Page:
Appendix M : Irrigated Meadows in Italy
The text is taken from my copy of FIELDS, FACTORIES AND WORKSHOPS: or Industry Combined
with Agriculture and Brain Work with Manual Work, Thomas Nelson & Sons, London, Edinburgh, Dublin and New York, 1912.
M.-IRRIGATED MEADOWS IN ITALY . . . Page 444.
In the Journal de lAgriculture (2nd Feb., 1889) the following was said about the marcites of Milan:-
On part of these meadows water runs constantly, on others it is left running for ten hours every week. The former give six crops every year; since February, eighty to 100 tons of grass, equivalent to twenty and twenty-five tons of dry hay, being obtained from the hectare (eight to ten tons per acres). Lower down, thirteen tons of dry hay per acre is the regular crop. Taking eighty acres placed in average conditions, they will yield fifty-six tons of green grass per hectare that is, fourteen tons of dry hay, or the food of three milch cows to the hectare (two and a half acres). The rent of such meadows is from £8 to £9, 12s. per acre.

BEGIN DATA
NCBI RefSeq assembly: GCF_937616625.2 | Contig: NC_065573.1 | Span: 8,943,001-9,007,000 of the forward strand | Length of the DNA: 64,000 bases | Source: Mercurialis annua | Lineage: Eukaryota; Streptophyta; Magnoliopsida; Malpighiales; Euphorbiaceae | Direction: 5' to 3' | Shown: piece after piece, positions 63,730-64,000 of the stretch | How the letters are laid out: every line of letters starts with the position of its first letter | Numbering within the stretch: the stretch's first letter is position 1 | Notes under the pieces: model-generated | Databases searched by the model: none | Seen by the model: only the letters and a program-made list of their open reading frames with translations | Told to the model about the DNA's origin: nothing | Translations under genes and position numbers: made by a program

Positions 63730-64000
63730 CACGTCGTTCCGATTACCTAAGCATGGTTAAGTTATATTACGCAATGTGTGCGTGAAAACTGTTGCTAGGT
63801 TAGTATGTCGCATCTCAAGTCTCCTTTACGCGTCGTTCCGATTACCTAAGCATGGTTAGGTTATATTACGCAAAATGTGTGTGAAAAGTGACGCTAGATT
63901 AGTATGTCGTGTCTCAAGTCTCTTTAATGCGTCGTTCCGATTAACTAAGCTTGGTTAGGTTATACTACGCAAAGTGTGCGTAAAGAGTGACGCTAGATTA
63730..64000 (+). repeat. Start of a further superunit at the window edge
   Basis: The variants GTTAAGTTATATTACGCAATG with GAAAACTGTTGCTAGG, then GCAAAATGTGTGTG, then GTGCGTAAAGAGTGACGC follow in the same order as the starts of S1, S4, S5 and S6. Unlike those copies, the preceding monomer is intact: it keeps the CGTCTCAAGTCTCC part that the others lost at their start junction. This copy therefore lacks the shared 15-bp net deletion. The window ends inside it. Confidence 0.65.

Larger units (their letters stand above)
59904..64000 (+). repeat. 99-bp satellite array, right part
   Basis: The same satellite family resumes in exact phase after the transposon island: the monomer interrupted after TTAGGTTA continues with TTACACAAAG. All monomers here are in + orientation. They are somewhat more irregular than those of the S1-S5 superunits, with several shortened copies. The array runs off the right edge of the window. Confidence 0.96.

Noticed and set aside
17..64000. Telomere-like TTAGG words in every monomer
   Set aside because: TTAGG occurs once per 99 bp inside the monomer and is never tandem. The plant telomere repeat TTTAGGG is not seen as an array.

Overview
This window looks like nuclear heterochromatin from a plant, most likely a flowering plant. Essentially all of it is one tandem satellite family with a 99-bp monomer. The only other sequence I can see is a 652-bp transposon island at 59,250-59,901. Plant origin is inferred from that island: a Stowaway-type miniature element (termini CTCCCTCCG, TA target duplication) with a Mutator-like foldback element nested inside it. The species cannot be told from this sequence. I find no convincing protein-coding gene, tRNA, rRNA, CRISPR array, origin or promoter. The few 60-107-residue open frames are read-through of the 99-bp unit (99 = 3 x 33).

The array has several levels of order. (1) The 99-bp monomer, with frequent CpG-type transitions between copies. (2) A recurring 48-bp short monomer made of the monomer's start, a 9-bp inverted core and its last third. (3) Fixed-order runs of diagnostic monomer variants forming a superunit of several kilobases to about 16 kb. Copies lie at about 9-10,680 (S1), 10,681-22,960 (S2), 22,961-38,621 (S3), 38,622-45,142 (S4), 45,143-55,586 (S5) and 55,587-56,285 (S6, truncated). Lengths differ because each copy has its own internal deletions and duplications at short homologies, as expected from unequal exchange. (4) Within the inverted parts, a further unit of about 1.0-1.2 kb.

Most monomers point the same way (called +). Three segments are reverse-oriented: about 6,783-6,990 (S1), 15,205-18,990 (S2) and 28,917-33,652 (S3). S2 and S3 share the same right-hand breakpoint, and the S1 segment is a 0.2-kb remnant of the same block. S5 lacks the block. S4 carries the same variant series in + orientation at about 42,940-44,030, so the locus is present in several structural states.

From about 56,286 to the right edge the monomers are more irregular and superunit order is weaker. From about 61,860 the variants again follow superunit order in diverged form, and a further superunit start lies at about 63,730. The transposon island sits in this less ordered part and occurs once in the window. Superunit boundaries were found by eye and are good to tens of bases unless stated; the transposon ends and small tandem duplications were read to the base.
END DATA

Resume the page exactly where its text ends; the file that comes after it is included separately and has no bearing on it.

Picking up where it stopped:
For Indian corn, the advantages of irrigation are equally apparent. On irrigated lands, crops of from seventy-eight to eighty-nine bushels per acre are obtained, as against from fifty-six to sixty-seven bushels on unirrigated lands, also in Italy, and twenty-eight to thirty-three bushels in France (Garola, Les Cereales).
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